Astute onCourse users will have noticed that 2.1.8 has removed the web password field from the user interface. Even though this field was once blanked out with dots, we stored the real password in the database behind the scenes; even that will go away in onCourse 3.0. We have now implemented a new way for users to reset their password from the website. Instead of being able to recover a password by email, the user is able to have an email sent to their address which can be used to reset their password. The difference is subtle but important: a special link to reset a password means that there is no way to ever find out what the old password was. This has some nice security benefits:

  • a rogue college is not able to look in the database and find the user’s password
  • ish technical support cannot look in the database and find the user’s password
  • someone who compromises a user’s email account cannot recover their password: this is particularly important since many users will use the same password on many different sites. They shouldn’t, but they do.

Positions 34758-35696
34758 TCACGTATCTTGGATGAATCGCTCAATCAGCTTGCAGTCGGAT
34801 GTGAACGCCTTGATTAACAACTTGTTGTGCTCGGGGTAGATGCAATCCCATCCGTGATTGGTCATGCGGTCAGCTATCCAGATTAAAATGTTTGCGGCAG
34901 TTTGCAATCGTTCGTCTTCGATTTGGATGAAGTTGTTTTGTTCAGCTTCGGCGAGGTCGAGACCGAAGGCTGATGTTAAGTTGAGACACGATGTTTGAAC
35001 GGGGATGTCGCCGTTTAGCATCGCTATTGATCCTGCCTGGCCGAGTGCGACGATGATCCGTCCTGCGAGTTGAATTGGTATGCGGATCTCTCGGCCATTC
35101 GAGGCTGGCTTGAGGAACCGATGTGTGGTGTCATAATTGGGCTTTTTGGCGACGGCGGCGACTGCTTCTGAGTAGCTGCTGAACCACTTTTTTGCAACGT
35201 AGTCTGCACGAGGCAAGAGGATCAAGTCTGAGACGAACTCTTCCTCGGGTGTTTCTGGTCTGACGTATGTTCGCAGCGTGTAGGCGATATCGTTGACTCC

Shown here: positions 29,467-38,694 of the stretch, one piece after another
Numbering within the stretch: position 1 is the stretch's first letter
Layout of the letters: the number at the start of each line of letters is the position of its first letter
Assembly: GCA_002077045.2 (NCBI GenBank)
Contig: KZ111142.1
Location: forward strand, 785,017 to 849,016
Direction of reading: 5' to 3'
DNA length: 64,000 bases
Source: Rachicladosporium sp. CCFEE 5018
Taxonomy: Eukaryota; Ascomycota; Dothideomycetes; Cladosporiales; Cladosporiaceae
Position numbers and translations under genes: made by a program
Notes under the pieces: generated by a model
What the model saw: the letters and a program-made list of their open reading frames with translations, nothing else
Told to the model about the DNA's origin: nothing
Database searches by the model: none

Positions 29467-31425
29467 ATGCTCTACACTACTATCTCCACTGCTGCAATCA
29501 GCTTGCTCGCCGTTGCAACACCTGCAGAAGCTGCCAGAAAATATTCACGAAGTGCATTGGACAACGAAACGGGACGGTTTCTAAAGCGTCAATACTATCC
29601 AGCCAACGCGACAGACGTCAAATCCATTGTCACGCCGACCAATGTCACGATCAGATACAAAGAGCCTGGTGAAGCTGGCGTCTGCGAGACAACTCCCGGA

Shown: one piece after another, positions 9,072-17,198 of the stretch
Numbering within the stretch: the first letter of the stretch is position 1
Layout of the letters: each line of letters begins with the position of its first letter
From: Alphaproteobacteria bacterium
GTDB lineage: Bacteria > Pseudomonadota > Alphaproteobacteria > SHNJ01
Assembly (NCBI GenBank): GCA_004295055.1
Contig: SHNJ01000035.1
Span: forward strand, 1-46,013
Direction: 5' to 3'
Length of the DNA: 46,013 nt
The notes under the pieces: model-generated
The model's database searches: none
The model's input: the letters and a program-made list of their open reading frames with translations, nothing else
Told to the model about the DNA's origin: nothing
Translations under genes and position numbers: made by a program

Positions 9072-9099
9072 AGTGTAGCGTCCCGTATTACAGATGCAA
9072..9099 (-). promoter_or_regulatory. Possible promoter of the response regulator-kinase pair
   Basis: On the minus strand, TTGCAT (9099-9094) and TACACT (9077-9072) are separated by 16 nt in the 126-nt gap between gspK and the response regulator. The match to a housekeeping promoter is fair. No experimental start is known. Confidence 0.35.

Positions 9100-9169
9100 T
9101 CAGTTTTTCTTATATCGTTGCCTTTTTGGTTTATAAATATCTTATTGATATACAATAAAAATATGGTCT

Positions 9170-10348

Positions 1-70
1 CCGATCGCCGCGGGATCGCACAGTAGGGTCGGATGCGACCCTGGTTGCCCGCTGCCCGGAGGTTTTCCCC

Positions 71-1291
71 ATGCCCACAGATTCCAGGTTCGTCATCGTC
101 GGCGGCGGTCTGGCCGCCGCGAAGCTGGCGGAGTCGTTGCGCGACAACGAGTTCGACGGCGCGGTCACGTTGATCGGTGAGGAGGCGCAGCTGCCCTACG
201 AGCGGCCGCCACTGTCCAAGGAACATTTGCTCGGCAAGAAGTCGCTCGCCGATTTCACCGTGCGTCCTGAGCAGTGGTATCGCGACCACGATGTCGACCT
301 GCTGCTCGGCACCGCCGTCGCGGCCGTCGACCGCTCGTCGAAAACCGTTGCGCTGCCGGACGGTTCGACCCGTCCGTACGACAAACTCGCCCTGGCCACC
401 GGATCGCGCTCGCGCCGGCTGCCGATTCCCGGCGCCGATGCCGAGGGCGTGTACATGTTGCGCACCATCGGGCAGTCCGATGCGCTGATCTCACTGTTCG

So someone wanting to do evil and who manages to reset the password (eg. by taking control of the user’s email address) will only be able to reset the password to a new value. And the original user will know something is wrong when they try to log in next time.

How do we do this? Well, we use something called a hash. Instead of storing “abc123” we store the SHA hash of that password “c8fed00eb2e87f1cee8e90ebbe870c190ac3848c”. When you log in, we perform this hashing on the password and see if the result matches. But there is no way (yet known to mankind) to take the hash and figure out what the original plain text was. Think of it as one way encryption with no way to reverse the process. Our system is slightly more complicated since we also store a ‘salt’ to avoid certain types of attacks, but the general concept is pretty simple. The end result is that even if someone stole our database, they would not be able to recover the passwords.

Why are we doing all this? Well, firstly it is just good security. But it is becoming more important now that more services are going to be available online. Tutors will soon be able to mark outcomes online. They are already able to mark attendance. These things are vital for RTO and CRICOS auditing. Students will soon be able to use credit on their account and other things that make security more and more important.

Hopefully this has helped to explain the reasons behind the missing password field in the onCourse client.